Breakout Room 3/18 Sec. 2 Group 2

Karlie, Faith, Lily, Salem

Faith: P4,Barker +Murray, “Humanisim is means of ….uncodified certainties.” I like how they broke down what that actually meant.

Foss: Defined humanism. What did you all think about the burn-victims of Japan?
Faith: i think it was interesting that there was a specific name for them

Salem: what did the name translate to? Do you all think that giving a specific name to people who experience a particular tragedy, especially one that results in disability (?) like is that othering those people or like, sympathizing with their pain or both? where is the line between like, pity and sadness versus paying homage i guess

Faith: The name was radiation-effected people, I’m not really sure

Karlie: I read it more as like, a label of their medical condition because it’s such an exclusive condition

Salem: that makes sense, but like, at least in the US medical industry they’ve definitely used straight up slurs against people with disabilities as like, the formal nomenclature for their impairment or condition

Faith: it says “disability in postcolonial…as a generic disabling force.”

Salem: so basically, how it affects you as disability on a societal scale versus personal circumstance depends on the culture you come from and the environment you’re in

Faith: Different environments can make you more disabled than others, depending on your physical surroundings that immobilize you. You’re only as disabled as the society around you decides you are.

Breakout Group 1 Section 2 3/2

Brianna, Arden, Nicholas, Daniella, Salem

Tobin-Siebers, Theory in Disability

  • Nick, Foucault on the docile body, what does this mean? p 175
    • Basically the restructuring of the solider is eugenic sentiment, that people can be removed or corrected from the mass population – Arden 
    • P 174, pp 2 “the human subject has no body…dependent on its order”
      • Objects are defined by the language used around them, disability is made such by the language we use about the body 
      • Not all “impairments” are disabilities, some are just pain or cumbersome, but arent cause for people to be “othered”

H. Lee, TKAM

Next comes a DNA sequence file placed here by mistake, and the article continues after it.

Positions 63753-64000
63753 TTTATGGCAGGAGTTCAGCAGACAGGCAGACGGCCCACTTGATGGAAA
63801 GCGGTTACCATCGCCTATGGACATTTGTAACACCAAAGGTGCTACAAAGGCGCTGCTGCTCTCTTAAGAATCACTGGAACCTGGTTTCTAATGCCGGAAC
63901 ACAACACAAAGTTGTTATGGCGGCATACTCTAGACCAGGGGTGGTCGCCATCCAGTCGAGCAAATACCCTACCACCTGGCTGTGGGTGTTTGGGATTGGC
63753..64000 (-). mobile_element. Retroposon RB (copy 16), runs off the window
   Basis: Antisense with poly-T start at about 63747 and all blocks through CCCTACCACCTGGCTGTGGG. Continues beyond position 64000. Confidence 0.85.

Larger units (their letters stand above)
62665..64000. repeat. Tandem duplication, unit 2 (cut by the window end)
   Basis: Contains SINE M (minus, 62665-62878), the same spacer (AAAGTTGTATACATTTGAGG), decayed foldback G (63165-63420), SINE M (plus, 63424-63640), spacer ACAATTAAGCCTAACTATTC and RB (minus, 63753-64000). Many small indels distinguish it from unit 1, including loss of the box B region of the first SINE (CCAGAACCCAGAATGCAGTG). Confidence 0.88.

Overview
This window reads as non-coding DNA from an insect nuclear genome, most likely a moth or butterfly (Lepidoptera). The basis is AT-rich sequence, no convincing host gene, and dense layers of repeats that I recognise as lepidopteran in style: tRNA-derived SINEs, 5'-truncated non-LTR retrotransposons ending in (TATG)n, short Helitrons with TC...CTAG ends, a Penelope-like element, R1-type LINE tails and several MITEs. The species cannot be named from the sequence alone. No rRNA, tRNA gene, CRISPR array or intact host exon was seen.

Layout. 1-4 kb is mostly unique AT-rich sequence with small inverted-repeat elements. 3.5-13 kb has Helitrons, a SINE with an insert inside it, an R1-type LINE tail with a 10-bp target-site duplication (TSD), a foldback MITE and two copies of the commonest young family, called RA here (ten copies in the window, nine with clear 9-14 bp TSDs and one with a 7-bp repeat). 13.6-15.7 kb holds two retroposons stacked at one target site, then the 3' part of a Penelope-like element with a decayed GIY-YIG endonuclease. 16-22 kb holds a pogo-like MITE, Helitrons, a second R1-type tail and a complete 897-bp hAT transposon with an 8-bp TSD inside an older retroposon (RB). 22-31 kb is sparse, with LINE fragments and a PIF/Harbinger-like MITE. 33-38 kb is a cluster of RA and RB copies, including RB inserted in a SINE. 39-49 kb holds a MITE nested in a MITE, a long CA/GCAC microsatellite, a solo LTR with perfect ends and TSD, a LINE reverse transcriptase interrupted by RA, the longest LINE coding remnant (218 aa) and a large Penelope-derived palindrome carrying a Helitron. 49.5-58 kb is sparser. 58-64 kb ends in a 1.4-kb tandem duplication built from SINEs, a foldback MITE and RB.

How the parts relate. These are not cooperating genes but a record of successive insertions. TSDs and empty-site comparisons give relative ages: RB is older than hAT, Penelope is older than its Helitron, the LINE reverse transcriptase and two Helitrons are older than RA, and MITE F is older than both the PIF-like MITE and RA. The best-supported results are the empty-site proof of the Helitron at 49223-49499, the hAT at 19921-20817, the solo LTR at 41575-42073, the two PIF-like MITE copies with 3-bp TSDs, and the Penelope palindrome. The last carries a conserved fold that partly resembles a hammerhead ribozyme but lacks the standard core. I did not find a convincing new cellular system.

• Salem- Perpetuating racism cannot be something that’s disabling because that mindset doesn’t have any negative pushback from the white majority
  • Brianna- if you step outside of the norm, it’s separating you from the majority, even if its the right thing to do 
  • Scout is being influenced by ? townspeople and also Calpurnia

Breakout Group 2 Section 2 3/2

Faith Hopkins, Alaina Taylor, Nathalie Luciano, Shane Mann, Lily Sportsman

A: I like how they use medusa’s sisters as a metaphor

N: “all disablied bodies have to do with the eyes, the hands, the speech”

A: I never thought about it until this article

N: Thought it was interesting how it mentions how disability creates a challenge with the representation of the body; everyone has a different view. Disability isn’t just this tiny picture, there’s so many. All of them comes together to create disability

A: no disability is the same. You can have the same symptoms but every disability is your own

N: The experiences are different, too, even if they have the same disability. Someone with a more visible disability has a completely different experience with someone with an invisible disability. Representation asks to be covered, but it’s so hard to do so with so many disabilities.

F: Soldiers have different outcomes with their “marks of pride” like with a scar, people would say that’s brave or attractive. If one loses legs or arms, it becomes sad.

A: What did you think of the analogy with cyborgs?

N: this analogy is nice, “disability is so unusual that they must be considered extraordinary” 

A: Representation in pop culture: Cyborg from Teen Titans. Good representation for disability

F: Goes to show that there are some good/cool representations of disability

N: It’s less “oh he’s disabiled” and more “wow he’s so cool!”

A: looking more into it, he saves people’s lives and has an ordinary life.

N: What did you guys think of Cheryl Marie’s excerpt?

A: I like it because it says it doesn’t have to be a glamorous recovery

N: the good, the bad, and the ugly of asking for help.


F: I feel like this part that we had to read showed a lot of the “otherness” the sexism and 

L: Shows the lenses of all the otherness. I like being able to see more than just the racism lens, the sexism and disability lens as well.

A: the lady with the addiction, it was hard to read once we found out that she had an addiction rather than just being a mean old lady

L: Sula showed this as well, having an addiction is like a disability like with Plum and the lady from Mockingbird. She wants to go out on her own terms but her “disability” stops her from living her life

A: Atticus holds her to some high regard and sends Jem to read to her. She gave him a lesson to teach; someone’s story isn’t always visible.

F: The way they humanize Tim Johnson by giving him a human name and being concerned about him; it’s like the opposite with the other novels we’ve read where they dehumanize people through animals.

L: Tim Johnson appears very distinguishable to me, like everyone should know who he is.